Cruising

Da' Big Fish

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The fat little neon-yellow bucktail with a red spot and some green feathers caught my eye. My experience in the Caribbean said “This is the lure you want,” so I bought three. I should have bought more.

I first wet this magic lure while sailing Famous Potatoes, our Admiral 38 catamaran, from Grenada to Los Testigos, Venezuela, and kicked ass. I caught a yahoo, two fat black-fin tuna, and two cow dolphin (mahi). A decent day of fishing for some professional charter boats trailing six baits at a time. Since my special lure still had most of its feathers and the wire leader was only slightly bent I thought the rig had at least another day of fishing in it, so I set it soon after weighing anchor in Los Testigos on our way to Margarita, a nice 45-mile daysail.

It was a quiet morning of motorsailing: no bites. The winds were light and the seas flat, so by noon we were motoring at 7.5 knots, too fast for many fish but a fine speed for catching a lightning fast wahoo.

Soon after, I was doing what most great wahoo fishermen are doing when the big one hits; I was in the galley mixing up a batch of oatmeal cookies. Suddenly my reel screeched like I had hooked a nuclear submarine in full attack mode. I flew out of the kitchen in a flash with Lady Pitkeathly, my Jack Russell terrier, under my feet yelping with glee. She knows and loves that beautiful sound and all that it implies. I quickly had the engines in neutral and the boat headed up into the wind to slow our momentum. Even then, the line kept burning off the reel. I had the drag set fairly lightly so I began to carefully increase the pressure. The fish didn't notice. By now two-thirds of my line had flown into the sea as this unknown beast churned across the slightly dusty blue ocean.

I know better than to tighten the drag too much, I still had 75 yards of line left, too soon to panic. The boat had stopped its forward momentum and the fish was beginning to slow just a bit. He ripped off another 25 yards and then the momentous run stopped, just in time, my reel was about to smoke.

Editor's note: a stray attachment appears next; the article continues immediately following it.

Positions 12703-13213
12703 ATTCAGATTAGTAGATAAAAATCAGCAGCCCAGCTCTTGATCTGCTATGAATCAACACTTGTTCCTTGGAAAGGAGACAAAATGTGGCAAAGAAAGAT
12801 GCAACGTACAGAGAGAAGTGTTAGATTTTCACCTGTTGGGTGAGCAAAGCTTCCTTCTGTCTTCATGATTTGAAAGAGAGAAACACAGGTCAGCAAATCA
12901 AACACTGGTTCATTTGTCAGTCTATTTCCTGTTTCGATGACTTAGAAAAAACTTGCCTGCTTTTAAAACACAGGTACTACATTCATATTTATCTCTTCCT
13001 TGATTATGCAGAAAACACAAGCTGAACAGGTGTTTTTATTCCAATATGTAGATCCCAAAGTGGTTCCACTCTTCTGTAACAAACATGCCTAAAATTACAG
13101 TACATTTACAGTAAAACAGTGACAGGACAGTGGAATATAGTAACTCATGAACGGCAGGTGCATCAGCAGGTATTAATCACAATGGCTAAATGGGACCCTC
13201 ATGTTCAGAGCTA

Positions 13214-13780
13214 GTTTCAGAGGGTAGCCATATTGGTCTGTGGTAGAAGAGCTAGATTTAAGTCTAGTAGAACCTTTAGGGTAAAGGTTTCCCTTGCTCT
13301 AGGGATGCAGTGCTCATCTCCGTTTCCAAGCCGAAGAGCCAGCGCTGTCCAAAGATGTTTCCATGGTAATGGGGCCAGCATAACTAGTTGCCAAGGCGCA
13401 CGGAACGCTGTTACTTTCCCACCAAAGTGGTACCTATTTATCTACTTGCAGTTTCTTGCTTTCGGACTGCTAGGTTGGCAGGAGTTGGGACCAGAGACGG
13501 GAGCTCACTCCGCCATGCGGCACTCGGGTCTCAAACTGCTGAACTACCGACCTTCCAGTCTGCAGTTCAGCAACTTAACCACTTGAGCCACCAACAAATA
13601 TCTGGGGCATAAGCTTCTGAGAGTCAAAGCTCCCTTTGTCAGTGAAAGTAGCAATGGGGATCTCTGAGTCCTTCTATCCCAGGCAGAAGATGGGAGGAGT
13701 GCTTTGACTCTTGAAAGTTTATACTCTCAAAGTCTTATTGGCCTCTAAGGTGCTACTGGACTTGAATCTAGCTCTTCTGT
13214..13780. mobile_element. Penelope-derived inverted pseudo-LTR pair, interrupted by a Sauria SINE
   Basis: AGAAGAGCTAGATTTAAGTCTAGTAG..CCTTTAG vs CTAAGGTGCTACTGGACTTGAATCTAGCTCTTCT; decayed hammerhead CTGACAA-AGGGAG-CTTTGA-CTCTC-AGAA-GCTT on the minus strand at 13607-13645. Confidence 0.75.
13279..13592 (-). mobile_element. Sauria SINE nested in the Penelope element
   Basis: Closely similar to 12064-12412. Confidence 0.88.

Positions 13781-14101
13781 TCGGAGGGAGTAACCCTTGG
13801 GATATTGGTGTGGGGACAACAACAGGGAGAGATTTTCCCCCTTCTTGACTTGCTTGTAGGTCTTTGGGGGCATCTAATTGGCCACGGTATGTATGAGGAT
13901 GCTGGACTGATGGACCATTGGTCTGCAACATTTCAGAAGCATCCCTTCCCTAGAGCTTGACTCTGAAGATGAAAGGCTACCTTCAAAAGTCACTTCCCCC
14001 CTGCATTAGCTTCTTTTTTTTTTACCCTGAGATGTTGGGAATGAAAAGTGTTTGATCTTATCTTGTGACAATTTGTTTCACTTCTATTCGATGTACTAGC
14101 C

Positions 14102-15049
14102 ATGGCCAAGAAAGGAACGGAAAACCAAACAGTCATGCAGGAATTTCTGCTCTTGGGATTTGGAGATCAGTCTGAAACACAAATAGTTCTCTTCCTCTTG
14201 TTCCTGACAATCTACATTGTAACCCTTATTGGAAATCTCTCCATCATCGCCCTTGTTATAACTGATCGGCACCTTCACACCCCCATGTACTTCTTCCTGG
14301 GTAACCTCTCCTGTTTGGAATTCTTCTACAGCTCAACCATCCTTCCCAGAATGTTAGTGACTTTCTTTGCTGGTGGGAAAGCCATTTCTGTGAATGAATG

I began to reel him in slowly, and retrieved three precious yards of line at a time. My wife, Desir, had Lady P. harnessed in the cockpit and she was howling and yipping with glee. “Go Dad go” she seemed to be encouraging as she bounced up and down on the end of her bright red tether.

Fifteen minutes later I had retrieved half of the line and the great fish broke again. He was only able to strip off 25 yards. The pumping began all over again, smooth and easy, hoping the hook would not pull loose after all this work. My arms were tired and every once in a while I had to rest and shake each one to ease my tired muscles.

The sun was burning down on me, but I hardly noticed. I was focused on the fish. Finally it broke the surface briefly about 50 yards away. Lady P. saw it too and tried to lunge over the cockpit to join me down on the sugar scoop but the tether jerked her harshly back in place. I have learned the hard way that this crazy little fishing dog will launch right into the water on top of a fish I’m trying to land. In her precious little heart I know she thinks she's helping. She continued dancing, yelping, and growling as the fish came closer. Finally I could see the stripes flaring across its wide blue back and by its shape I knew it was indeed a whopper of a wahoo, the biggest I’ve ever seen. What could he have been thinking when he hit my tiny little lure?

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